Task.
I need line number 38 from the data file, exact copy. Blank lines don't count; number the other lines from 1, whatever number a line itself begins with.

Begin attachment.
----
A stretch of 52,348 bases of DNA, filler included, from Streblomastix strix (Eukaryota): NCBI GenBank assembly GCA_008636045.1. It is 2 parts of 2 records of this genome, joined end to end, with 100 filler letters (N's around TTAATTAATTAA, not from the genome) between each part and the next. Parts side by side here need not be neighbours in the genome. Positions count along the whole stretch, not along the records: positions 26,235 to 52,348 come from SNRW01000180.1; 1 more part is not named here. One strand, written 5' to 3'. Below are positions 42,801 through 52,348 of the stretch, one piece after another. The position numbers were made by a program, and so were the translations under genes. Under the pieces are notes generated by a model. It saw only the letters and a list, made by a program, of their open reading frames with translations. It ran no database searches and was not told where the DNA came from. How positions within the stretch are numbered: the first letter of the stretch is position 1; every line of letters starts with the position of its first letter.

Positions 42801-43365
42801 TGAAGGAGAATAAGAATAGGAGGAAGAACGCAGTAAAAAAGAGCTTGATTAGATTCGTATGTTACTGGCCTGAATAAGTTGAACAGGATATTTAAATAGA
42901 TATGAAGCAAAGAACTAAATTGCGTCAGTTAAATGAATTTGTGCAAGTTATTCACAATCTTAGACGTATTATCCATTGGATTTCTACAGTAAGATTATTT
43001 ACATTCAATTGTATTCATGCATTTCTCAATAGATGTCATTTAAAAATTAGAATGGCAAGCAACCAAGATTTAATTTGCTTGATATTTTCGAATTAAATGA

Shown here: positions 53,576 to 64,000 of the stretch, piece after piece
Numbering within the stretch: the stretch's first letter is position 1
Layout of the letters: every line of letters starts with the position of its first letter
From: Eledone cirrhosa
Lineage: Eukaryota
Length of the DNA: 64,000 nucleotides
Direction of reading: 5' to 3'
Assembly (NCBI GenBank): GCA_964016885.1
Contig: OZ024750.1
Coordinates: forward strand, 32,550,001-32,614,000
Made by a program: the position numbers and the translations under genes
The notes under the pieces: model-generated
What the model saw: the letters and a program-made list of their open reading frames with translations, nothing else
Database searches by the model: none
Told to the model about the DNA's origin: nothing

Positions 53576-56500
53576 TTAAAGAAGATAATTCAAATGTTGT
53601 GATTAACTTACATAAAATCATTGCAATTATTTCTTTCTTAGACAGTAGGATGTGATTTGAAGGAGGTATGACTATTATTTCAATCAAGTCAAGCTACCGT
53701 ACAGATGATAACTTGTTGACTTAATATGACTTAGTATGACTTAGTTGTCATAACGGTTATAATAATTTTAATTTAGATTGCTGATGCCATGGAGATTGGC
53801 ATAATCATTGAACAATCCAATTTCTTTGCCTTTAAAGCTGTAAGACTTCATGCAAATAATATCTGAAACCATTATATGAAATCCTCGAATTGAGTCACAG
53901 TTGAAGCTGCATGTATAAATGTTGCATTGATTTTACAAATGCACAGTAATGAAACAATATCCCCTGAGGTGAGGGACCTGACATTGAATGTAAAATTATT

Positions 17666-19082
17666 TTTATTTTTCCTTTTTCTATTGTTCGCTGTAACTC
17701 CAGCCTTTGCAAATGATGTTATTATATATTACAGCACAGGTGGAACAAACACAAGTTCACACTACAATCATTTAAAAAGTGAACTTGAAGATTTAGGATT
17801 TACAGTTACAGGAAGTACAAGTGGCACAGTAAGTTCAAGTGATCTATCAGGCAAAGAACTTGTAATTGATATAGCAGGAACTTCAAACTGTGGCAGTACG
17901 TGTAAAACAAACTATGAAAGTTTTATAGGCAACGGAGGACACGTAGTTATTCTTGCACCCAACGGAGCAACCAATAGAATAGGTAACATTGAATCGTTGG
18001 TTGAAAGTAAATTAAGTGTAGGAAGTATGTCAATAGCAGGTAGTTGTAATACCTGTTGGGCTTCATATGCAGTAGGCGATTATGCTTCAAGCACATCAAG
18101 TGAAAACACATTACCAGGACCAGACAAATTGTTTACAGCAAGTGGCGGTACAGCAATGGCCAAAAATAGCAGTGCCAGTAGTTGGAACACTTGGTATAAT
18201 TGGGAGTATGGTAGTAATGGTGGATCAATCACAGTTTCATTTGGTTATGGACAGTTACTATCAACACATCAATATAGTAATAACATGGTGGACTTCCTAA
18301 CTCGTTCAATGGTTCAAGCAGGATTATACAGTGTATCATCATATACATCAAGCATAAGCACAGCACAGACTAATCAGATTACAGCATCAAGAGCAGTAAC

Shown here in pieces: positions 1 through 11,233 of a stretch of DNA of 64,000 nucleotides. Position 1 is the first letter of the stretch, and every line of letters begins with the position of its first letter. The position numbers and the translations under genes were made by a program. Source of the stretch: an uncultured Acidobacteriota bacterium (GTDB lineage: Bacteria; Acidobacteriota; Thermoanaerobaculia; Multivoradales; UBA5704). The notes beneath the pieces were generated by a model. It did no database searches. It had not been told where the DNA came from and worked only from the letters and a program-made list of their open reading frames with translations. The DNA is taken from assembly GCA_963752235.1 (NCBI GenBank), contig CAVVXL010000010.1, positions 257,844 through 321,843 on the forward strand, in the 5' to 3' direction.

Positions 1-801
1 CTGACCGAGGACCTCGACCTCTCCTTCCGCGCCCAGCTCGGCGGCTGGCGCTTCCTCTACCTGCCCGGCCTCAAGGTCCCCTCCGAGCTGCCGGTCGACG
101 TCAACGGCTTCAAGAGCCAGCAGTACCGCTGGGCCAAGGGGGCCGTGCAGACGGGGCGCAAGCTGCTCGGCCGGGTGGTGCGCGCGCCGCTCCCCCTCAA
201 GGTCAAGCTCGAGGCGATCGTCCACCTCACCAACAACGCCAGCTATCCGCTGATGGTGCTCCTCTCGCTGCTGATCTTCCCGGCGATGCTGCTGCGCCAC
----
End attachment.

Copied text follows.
1 CTGACCGAGGACCTCGACCTCTCCTTCCGCGCCCAGCTCGGCGGCTGGCGCTTCCTCTACCTGCCCGGCCTCAAGGTCCCCTCCGAGCTGCCGGTCGACG